Tinkering with legal protections for police could make it more difficult to hire officers and is dangerous because they may hesitate when confronting an armed suspect, threatening themselves and bystanders, Obayashi said.
While this is still a developing story and there are many more questions than answers, some things are known for certain. And despite fake news reports and the claims of the Black Lives Matter (BLM) crowd and even some legislators, one thing that is known for certain is that SPD never claimed that Clark was carrying a “tool bar” or that he had a gun. In fact, Police Chief Daniel Hahn told Capital Public Radio in an interview, “We never said he had a gun. We never said he had a tool bar.” His claim is backed up by the official statement issued by SPD immediately after the shooting. The officers at the scene thought Clark had a gun at the moment they shot him, but the department never made that claim. A mobile phone in a black case was recovered at the scene.
And in the interest of disclosure, the Sacramento Police Department (SPD) has released not only the body camera videos of both officers involved (here and here), but also the video taken from the Sacramento County Sheriff's Department helicopter that assisted in the search. The audio of the 911 call and the dispatch radio call have also been released. Those video and audio releases allow a few other things to be known for certain.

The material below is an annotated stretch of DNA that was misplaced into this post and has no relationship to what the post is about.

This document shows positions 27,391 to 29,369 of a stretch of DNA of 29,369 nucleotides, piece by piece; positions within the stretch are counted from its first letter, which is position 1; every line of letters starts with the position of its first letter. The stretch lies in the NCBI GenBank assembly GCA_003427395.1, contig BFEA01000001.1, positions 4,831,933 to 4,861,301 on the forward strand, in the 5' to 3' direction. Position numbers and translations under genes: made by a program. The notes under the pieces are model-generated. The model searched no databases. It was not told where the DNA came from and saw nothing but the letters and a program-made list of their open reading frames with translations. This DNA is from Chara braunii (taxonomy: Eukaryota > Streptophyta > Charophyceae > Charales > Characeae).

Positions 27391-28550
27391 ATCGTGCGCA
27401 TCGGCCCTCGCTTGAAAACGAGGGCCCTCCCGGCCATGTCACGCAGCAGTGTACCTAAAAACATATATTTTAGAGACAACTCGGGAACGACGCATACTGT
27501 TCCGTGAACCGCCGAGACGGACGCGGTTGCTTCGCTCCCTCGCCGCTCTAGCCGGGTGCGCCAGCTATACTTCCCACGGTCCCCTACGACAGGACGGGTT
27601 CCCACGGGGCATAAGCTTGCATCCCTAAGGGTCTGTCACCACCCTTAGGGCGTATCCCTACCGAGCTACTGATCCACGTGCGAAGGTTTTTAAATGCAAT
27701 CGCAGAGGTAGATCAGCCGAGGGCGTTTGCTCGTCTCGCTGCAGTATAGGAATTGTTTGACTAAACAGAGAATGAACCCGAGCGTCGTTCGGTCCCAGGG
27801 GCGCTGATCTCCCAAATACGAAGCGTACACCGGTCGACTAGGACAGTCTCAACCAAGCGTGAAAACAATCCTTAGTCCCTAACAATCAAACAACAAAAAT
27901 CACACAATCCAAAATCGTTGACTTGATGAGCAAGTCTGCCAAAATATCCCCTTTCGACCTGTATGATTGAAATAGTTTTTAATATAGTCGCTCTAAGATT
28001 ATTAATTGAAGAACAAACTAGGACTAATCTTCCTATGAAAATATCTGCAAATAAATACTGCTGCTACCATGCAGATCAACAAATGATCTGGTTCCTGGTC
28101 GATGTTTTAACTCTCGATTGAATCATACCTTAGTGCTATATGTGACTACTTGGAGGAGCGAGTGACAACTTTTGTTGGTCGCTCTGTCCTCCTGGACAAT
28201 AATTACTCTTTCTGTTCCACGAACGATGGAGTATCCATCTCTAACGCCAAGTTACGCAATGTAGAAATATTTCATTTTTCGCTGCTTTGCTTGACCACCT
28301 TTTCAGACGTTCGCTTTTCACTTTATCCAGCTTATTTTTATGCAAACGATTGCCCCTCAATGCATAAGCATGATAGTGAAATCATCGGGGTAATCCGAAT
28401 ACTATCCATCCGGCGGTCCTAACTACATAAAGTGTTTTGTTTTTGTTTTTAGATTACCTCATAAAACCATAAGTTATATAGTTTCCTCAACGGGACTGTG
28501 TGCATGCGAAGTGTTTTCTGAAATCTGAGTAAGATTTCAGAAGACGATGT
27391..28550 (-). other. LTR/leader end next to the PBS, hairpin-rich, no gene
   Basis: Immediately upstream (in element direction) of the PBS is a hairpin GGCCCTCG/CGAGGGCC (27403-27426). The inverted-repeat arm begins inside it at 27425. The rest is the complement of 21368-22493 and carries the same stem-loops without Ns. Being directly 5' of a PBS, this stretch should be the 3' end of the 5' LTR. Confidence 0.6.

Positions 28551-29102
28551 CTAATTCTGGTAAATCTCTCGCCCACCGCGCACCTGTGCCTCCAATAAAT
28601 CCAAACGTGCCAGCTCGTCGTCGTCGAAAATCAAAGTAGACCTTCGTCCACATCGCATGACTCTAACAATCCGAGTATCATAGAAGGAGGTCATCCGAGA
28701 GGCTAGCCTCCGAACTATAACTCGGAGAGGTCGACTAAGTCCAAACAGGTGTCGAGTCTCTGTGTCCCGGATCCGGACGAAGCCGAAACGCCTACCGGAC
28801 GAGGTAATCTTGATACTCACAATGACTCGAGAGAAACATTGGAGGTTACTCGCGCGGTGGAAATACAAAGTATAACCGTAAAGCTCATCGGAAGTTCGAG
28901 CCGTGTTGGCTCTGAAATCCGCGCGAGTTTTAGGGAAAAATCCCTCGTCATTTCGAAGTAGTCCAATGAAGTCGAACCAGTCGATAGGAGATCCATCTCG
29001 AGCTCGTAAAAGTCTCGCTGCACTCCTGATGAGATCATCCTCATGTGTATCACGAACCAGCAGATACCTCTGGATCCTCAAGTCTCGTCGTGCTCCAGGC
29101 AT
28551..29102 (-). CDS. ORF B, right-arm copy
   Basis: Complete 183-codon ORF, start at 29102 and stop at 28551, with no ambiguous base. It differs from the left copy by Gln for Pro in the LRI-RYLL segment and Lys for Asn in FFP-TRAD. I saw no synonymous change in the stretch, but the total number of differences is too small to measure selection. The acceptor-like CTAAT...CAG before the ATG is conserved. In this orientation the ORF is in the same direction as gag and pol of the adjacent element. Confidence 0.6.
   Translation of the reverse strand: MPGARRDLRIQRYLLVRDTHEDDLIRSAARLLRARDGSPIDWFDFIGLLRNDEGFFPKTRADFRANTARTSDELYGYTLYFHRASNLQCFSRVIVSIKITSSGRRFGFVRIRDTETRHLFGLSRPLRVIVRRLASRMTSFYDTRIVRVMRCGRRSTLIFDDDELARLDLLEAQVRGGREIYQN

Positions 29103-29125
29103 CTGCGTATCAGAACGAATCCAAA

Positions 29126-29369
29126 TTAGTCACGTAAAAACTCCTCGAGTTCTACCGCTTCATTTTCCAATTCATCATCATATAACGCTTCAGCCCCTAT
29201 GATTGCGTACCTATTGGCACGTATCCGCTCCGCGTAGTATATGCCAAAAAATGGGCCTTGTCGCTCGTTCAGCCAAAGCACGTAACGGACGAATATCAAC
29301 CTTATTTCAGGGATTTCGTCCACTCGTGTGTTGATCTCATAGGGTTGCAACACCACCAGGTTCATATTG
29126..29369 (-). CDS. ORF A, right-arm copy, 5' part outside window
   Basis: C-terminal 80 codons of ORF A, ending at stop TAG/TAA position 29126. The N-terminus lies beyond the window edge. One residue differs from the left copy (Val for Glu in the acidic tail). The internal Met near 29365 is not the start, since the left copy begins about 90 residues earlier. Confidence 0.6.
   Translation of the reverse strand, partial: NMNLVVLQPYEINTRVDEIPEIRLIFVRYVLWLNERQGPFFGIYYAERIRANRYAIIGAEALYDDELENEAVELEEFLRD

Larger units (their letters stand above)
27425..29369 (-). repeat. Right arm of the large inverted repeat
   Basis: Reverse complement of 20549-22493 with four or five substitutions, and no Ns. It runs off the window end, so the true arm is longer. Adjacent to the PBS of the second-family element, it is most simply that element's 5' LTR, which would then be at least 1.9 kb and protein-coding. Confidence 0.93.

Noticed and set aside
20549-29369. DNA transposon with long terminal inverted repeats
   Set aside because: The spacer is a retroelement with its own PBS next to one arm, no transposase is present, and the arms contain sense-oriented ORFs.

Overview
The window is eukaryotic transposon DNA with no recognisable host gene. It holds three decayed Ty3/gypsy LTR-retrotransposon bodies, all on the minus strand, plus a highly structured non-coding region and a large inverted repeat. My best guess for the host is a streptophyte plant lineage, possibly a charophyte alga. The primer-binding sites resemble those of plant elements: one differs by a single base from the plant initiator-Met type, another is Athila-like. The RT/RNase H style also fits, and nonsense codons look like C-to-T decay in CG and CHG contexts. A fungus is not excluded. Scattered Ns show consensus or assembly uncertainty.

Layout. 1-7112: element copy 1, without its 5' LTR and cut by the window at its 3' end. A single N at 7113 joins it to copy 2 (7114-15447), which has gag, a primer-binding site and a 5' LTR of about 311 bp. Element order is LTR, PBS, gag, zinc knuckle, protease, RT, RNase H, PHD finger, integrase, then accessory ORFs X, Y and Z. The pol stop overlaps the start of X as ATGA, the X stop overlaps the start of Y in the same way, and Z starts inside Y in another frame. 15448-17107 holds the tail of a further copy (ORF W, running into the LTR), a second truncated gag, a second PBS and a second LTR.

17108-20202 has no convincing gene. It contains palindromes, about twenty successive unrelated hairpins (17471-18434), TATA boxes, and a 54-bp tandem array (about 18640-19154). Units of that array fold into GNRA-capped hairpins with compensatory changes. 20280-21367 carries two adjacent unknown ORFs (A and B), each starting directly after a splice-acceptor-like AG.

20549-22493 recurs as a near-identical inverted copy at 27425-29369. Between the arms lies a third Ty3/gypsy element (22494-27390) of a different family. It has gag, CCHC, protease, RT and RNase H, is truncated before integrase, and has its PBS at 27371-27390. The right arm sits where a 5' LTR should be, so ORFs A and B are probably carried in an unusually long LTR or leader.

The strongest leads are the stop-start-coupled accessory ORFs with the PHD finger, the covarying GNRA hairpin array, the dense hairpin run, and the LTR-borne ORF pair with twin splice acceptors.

The 911 call is from a resident of the neighborhood who called to report that the windows of his truck and the windows of a car across the street from him had been smashed by someone wearing a hoodie and pants with some type of white dot or stripe pattern. The caller tells the 911 operator that when he armed himself with a baseball bat and confronted the man, he ran into a neighbor’s back yard and was trying to get over the fence into another yard.
The body camera videos show officers pursuing Clark into the back yard of his grandmother’s home. They can be heard repeatedly and loudly ordering Clark to stop and show his hands. In the helicopter video (which uses heat registering technology) the officers and Clark are illuminated and show as bright white. Clark is shown running into the yard and away from the officers before he turns and advances toward them.
If one takes the time to sync the timing of the body camera videos to the helicopter video (as this writer has done), here is what can be seen: